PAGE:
202948 Nurturing authentic university/community partnerships to address health disparities: The UIC Healthy City Collaborative

Tuesday, November 10, 2009: 12:45 PM

Cynthia A. Barnes-Boyd, MSN, PhD, FAAN , Neighborhood Initiatives, Great Cities Institute, Director Healthy City Collaborative, University of Illinois at Chicago, Chicago, IL
Janine Lewis, MPH , Health Promotions, Westside Health Authority/Coordinator UIC Healthy City Collaborative, Chicago, IL
The persistence of health disparities and social inequities in the shadows of university campuses highlights the need to strengthen relationships between universities, where knowledge and innovation are created and their host communities where life-changing discoveries can have immediate impact. Of equal importance to the timely translation of research for practical application is the quality of the relationship between these unique partners which bring different but equally valuable resources and wisdom to the partnership. However, institutional arrogance, cultural and historical differences often introduces barriers to developing authentic university/community partnerships. The Healthy City Collaborative was launched with a bold statement of purpose…to change the culture of an urban research university such that authentic partnerships, a state defined through consensus building processes, could develop and thrive. The collaborative was introduced in three phases that supported different levels of partnerships that: 1) created a multidisciplinary workgroup that supports collaborations between internal centers and institutes that are involved in community research, education or service; 2) engages community based-organizations and organizers in supportive partnerships and; 3) links these partners to public serving organizations such as the Chicago Department of Public Health. The HCC has guided partnerships that have resulted in the creation of new centers such as a Center of Excellence for Eliminating Health Disparities, the Center for Faith, Health and Community Transformation and the Chicago Community Based Participatory Research Network. The implementation included preparing the university to adopt a ‘facilitating' versus ‘directing role' and identifying trust-inhibiting behaviors. To engage the community, a citywide forum was held to provide a final opportunity to discard history-laden baggage and begin the process of developing a common research agenda. The strategies used to sustain the HCC are grounded in principles of relationship management and systems change. This discussion will address the planning, challenges, achievements and early evaluation of the HCC.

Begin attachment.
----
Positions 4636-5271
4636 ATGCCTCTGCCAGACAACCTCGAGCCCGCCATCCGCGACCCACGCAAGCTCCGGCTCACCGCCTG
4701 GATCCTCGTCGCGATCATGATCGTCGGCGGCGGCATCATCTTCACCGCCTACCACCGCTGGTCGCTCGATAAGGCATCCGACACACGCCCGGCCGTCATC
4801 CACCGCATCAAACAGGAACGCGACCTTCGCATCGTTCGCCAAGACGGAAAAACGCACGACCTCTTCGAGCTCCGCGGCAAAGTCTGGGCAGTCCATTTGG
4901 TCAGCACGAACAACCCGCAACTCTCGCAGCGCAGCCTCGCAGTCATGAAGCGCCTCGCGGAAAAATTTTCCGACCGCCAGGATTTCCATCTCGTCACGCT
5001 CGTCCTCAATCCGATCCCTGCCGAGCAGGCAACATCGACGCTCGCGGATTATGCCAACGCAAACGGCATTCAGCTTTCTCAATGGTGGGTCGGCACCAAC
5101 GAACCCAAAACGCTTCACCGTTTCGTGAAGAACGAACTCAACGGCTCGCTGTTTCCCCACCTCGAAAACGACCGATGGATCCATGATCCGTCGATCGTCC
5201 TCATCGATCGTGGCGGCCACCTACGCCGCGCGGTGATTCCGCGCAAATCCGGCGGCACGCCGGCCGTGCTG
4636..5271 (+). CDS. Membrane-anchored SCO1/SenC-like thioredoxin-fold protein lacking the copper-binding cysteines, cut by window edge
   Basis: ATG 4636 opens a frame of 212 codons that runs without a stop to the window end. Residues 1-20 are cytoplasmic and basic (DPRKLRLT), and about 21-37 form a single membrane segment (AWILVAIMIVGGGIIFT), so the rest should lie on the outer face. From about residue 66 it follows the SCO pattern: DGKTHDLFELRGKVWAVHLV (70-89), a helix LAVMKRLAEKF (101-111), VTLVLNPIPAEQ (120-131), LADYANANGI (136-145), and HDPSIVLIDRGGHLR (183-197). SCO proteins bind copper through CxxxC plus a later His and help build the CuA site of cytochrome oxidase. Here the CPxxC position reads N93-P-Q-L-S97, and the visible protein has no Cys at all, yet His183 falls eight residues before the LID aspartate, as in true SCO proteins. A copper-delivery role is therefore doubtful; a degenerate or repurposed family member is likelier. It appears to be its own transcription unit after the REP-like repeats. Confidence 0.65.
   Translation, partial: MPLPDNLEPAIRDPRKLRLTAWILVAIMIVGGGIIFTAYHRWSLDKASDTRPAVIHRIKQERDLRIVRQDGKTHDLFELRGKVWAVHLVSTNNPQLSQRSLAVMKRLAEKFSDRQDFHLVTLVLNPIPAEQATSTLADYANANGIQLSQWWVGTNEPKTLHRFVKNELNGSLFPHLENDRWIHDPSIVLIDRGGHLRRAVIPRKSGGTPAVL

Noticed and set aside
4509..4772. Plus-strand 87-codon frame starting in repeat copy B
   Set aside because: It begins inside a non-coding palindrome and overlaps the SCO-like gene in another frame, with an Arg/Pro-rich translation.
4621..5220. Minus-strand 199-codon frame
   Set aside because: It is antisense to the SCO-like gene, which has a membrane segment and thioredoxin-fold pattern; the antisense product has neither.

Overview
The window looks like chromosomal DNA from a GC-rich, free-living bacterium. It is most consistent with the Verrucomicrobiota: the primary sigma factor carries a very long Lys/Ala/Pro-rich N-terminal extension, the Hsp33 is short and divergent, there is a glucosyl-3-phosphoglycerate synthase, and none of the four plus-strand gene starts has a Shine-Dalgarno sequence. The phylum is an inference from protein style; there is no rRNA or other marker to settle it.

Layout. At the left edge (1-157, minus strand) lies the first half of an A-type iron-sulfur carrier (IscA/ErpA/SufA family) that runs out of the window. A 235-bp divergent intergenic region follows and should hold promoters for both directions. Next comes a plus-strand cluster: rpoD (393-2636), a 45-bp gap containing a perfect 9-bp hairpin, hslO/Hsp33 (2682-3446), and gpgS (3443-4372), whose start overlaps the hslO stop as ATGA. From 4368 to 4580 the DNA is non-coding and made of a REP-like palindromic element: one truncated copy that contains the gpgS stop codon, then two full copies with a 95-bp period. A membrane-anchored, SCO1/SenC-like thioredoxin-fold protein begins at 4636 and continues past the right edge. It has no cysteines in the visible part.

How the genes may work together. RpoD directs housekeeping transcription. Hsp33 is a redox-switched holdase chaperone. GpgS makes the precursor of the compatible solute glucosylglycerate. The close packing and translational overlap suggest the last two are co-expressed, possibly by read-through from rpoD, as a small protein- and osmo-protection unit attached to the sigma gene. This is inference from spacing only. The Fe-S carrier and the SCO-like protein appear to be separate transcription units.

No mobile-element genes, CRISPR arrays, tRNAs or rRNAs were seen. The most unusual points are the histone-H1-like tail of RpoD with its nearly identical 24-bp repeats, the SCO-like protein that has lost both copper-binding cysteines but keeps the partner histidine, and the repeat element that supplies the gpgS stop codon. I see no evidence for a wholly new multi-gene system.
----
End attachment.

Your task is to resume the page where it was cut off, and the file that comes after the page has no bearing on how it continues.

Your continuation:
Learning Objectives:
Describe the evolution of the UIC Healthy City Collaborative Identify characteristics of

Keywords: Community-Based Partnership, Research Agenda

Presenting author's disclosure statement:

Qualified on the content I am responsible for because: I am the director and primary decision maker for the development, implementation and evaluation of the program to be reviewed.
Any relevant financial relationships? No

I agree to comply with the American Public Health Association Conflict of Interest and Commercial Support Guidelines, and to disclose to the participants any off-label or experimental uses of a commercial product or service discussed in my presentation.